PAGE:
Brent crude slid more than $1 a barrel on Tuesday, its seventh straight decline, with U.S. oil also falling as Libyan oil exports looked likely to rise, and fears eased over a supply disruption in Iraq.
Brent has shed more than 5 percent since last month, when the Iraq crisis drove prices to a nine-month high of $115.71. Brent's premium over U.S. crude slid below $6 for the first time since mid-June.
Libya's 340,000 barrel per day (bpd) El Sharara oilfield has resumed operations after a four-month strike, a spokesman for state-run National Oil Corp (NOC) said. This may free more oil for export after last week's port deal with rebels.
for August delivery tumbled under $110 a barrel, down by $1 and at its lowest in a month. U.S. crude edged down 13 cents to settle at $103.40, its eighth consecutive session of declines —the longest decline since 2009.
In Iraq, Investors now see less risk that Islamist militants could advance beyond the edge of Baghdad and disrupt oil flow in the country's south, which accounts for the bulk of Iraq's output and exports. Still, Iraq remained in political limbo as its new parliament put off its next session for five weeks.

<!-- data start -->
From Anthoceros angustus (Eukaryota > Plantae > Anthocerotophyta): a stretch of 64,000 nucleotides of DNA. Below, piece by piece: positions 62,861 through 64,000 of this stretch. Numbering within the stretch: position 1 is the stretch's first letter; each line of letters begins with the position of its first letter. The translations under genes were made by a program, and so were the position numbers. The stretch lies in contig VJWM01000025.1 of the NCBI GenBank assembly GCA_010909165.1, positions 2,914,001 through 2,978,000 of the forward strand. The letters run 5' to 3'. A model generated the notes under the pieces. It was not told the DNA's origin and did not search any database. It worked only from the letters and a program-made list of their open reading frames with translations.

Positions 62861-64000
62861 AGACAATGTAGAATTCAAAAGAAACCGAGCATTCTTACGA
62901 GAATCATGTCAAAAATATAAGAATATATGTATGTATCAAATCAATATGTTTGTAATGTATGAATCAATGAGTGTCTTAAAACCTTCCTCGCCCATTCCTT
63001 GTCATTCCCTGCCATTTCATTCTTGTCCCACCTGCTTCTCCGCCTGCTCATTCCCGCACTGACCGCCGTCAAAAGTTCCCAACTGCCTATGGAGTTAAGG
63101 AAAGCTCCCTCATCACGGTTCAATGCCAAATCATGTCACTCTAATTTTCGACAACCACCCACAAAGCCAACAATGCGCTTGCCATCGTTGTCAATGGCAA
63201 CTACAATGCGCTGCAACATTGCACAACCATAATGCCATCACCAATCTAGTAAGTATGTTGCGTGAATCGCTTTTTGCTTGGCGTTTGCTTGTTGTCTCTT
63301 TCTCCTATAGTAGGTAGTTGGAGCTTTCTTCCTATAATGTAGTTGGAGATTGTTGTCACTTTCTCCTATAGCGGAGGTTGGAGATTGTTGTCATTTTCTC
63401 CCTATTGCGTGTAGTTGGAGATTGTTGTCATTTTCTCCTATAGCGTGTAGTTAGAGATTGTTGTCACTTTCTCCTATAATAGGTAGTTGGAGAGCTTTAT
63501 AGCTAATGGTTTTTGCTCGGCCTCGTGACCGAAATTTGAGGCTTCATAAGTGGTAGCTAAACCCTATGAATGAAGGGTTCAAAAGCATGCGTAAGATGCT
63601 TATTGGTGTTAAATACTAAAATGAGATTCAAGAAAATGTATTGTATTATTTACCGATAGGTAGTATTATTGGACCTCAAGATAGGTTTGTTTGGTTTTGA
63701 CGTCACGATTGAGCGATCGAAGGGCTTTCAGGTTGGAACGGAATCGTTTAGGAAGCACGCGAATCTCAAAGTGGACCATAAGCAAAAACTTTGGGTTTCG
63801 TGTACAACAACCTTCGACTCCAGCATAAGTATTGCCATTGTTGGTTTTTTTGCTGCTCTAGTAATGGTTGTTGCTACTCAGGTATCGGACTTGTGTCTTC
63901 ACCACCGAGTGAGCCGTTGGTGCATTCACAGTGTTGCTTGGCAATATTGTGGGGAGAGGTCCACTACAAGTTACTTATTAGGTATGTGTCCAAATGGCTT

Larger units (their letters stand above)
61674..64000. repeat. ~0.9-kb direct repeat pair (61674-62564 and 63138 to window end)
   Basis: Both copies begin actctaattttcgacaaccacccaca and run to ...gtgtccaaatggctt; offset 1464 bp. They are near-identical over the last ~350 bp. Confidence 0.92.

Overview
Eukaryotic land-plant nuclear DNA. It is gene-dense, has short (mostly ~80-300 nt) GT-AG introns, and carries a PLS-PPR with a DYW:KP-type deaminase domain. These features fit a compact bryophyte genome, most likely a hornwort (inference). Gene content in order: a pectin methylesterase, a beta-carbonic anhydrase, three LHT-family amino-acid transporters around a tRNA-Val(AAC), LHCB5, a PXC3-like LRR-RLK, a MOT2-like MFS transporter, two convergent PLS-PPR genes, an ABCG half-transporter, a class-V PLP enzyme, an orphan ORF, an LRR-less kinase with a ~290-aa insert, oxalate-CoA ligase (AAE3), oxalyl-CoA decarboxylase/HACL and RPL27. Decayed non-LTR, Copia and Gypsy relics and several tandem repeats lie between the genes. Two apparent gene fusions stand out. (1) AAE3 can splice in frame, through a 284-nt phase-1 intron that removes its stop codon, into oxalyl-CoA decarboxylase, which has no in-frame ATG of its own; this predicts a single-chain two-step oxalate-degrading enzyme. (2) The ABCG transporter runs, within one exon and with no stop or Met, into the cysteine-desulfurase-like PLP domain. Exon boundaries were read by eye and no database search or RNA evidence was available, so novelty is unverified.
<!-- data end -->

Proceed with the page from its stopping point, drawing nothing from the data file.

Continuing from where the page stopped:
In Libya, preparations are under way to reopen two major oil ports in the east that were shut by protests almost a year ago. The Ras Lanuf and Es Sider ports make up more than a third of the OPEC producer's export capacity. Any additional Libyan barrels that may emerge would be regarded as a negative for Brent, which is a light crude of similar quality to Libyan oil and competes in similar markets, BNP Paribas analysts said in a note.
Investors are also awaiting weekly oil inventory data from the United States due later on Tuesday and Wednesday for clues on the demand outlook in the world's largest oil consumer. U.S. commercial crude inventories were forecast to have dropped in the week to July 4, a preliminary Reuters survey of five analysts showed. Distillate stockpiles were expected to have risen and gasoline inventories to be unchanged.
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